Mass Transit Tips From Around the Asia

Commuting every day is stressful. The rush hour traffic and the crowd can exhaust your energy even before you arrive at work. Commuting home from work feels the same way too. If you had been living in a country with an efficient mass transit system, how do you think your commutes will be like? Would you still ride in packed trains elbow-to-elbow with other passengers?

In this article, we’ve rounded up 3 of the Asian countries with the best mass transit systems. We’ll take a peek at how their public transport lines fare during the rush hour. Maybe you’ll get a tip or two on how to make your daily commutes better.

1. Japan

Despite the dense population in Japan’s capital, Tokyo, the city’s mass transit system is still efficient and reliable. Tokyo Metro, in fact, is considered the world’s most extensive urban rail network. It is serving nearly 3.5 billion passengers every year.

Commuting is fast in Tokyo because 80% of its offices are within a kilometer’s distance from a metro or suburban rail station. Though the trains aren’t immune to rush-hour delays, Tokyo Metro still prides itself on its punctuality. They also value precision, so much so that, officials will make a profuse apology if the train leaves the station just a little over 20 seconds early!

Keeping delays to a minimum is Tokyo’s Metro’s number one priority. Only a few people in the city use a private car to travel, so the trains are always packed. The crowd can affect the train’s headway, but not by much. Depending on the line, the headway is 5 minutes on average. The shortest headway during a morning rush hour was 1 minute and 50 seconds.

Tokyo Metro’s secret to minimizing delays is prevention. But instead of adjusting their train schedules, they aimed to change commuters’ behavior. To decongest the trains, the metro company incentivized commuters who use the trains during off-peak hours. The campaign is entitled “Wake Up Early,” because that’s exactly how commuters can catch the train before the morning rush hour.

If you want a commuting experience close to a Japanese commuter’s, consider waking up earlier, and see shorter lines and less crowded trains. While this habit won’t improve a faulty public transport system, it will allow you to arrive at work earlier, and possibly clock off earlier as well.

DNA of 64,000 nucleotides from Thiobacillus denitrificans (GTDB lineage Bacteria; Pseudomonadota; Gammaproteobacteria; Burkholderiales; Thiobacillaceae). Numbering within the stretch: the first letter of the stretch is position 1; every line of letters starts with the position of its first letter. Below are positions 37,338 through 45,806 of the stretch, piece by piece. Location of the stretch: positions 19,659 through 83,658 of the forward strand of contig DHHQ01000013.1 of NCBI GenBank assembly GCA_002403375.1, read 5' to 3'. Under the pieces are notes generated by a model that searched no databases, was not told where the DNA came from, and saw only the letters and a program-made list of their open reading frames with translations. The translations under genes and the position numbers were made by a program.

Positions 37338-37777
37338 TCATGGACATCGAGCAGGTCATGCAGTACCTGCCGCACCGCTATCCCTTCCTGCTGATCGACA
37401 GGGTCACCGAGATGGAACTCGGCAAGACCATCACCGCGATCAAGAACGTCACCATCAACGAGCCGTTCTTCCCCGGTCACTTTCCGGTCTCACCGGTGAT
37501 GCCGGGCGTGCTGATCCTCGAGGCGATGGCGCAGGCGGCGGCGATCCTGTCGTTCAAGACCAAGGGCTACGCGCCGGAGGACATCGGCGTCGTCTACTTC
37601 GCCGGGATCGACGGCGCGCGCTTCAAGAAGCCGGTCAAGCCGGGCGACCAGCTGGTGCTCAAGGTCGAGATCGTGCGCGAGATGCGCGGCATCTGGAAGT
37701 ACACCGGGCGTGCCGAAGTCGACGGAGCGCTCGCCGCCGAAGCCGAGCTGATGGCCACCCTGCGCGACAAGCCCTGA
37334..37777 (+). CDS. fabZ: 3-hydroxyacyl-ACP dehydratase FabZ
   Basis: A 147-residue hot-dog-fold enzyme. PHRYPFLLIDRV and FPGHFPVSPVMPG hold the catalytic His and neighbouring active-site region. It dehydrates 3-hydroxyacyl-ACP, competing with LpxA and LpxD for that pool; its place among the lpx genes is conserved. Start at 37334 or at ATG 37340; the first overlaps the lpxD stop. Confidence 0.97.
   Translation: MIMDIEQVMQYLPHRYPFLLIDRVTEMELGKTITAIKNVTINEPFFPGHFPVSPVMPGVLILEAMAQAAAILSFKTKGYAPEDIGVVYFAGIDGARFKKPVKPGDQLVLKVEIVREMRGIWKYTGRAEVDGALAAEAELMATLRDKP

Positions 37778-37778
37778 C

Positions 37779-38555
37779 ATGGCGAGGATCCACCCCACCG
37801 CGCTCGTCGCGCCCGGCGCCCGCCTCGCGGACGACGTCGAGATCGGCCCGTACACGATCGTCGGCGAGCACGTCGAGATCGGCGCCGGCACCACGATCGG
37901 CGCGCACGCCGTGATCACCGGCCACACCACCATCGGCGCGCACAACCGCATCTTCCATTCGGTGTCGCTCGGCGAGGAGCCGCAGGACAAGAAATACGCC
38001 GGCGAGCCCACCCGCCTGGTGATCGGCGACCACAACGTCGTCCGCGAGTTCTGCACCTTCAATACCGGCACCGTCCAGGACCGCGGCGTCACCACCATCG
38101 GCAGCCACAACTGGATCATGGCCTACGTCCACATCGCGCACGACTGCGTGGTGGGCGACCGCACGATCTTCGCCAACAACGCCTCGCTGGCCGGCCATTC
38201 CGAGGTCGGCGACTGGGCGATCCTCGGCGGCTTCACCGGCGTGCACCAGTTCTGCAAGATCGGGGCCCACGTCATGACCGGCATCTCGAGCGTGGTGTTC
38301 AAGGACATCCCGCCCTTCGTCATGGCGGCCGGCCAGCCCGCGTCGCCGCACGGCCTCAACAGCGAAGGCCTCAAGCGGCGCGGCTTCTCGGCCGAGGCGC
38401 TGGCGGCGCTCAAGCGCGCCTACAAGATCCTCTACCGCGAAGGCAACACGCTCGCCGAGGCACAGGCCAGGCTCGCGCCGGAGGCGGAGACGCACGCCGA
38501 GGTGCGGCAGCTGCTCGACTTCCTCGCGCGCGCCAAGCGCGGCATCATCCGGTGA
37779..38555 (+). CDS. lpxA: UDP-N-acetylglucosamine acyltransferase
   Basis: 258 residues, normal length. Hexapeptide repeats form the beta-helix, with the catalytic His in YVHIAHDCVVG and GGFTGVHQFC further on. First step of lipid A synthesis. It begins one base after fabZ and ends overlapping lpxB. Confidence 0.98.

2. Singapore

Singapore’s mass transit is number 1 in Far & Wide’s list of “Cities With the Best Public Transportation.” SMRT and other Singaporean public transports have the highest passenger satisfaction rate in the world. And according to McKinsey, 80% of the country’s commuters are happy with the mass transit system they’ve got.

Several factors make Singapore’s public transport cut out from the rest. For one thing, commuters can purchase an EZ-link card, which they can connect to an app. It allows them to plan their trips and view their ticketing options.

Fares are also cheap. Singapore’s mass transit ranks first in affordability, and even tourists can attest to that. For only $7, they can avail of a Special Tourist Pass that covers a full day of unlimited travel. If they want to extend it to three days, the price is only double of $7, $14.50.

As if that isn’t good enough, the government still plans to further improve the distance and reliability of the SMRT. Since the country expects population growth, they aim to make the mass transit system accommodate 6 million more people.

Seems like commuters in Singapore don’t need to change anything to improve their commutes. Their public transport system has everything they can ask for. If your country or city is also offering computerized solutions to ease your commutes, like the EZ-link card, take advantage of it. You deserve it, being a taxpayer and a law-abiding citizen.

3. South Korea

South Korea’s capital, Seoul, has twice the population density of New York City. This mass urbanization urged the Seoul Metropolitan Government to continuously improve the city’s public transport system. To start, Seoul’s subway system has been equipped with smart technology. As a result, trains are able to predict bottlenecks before it happens.

Smart cameras are also installed in trains so that it can count how many passengers are boarding, and how quickly they are boarding. The data is used to adjust the train’s speed and frequency.

Because of these innovations, Seoul’s public transport ranked 2nd in McKinsey’s report of the cities with the best public transport system. Not only is the city’s subway system efficient, but their bus lines are also smart. As such, bus headway is optimized, the schedule is followed, and its services are highly reliable.

Indeed, Seoul’s commuters are very lucky. What we can learn from their mass transit system, as well as that of Singapore and Japan, is that a dependable government is behind it all. The public transport operators are praiseworthy, too. So if you want a better mass transit system for your city or country, hold your government and the operators accountable.

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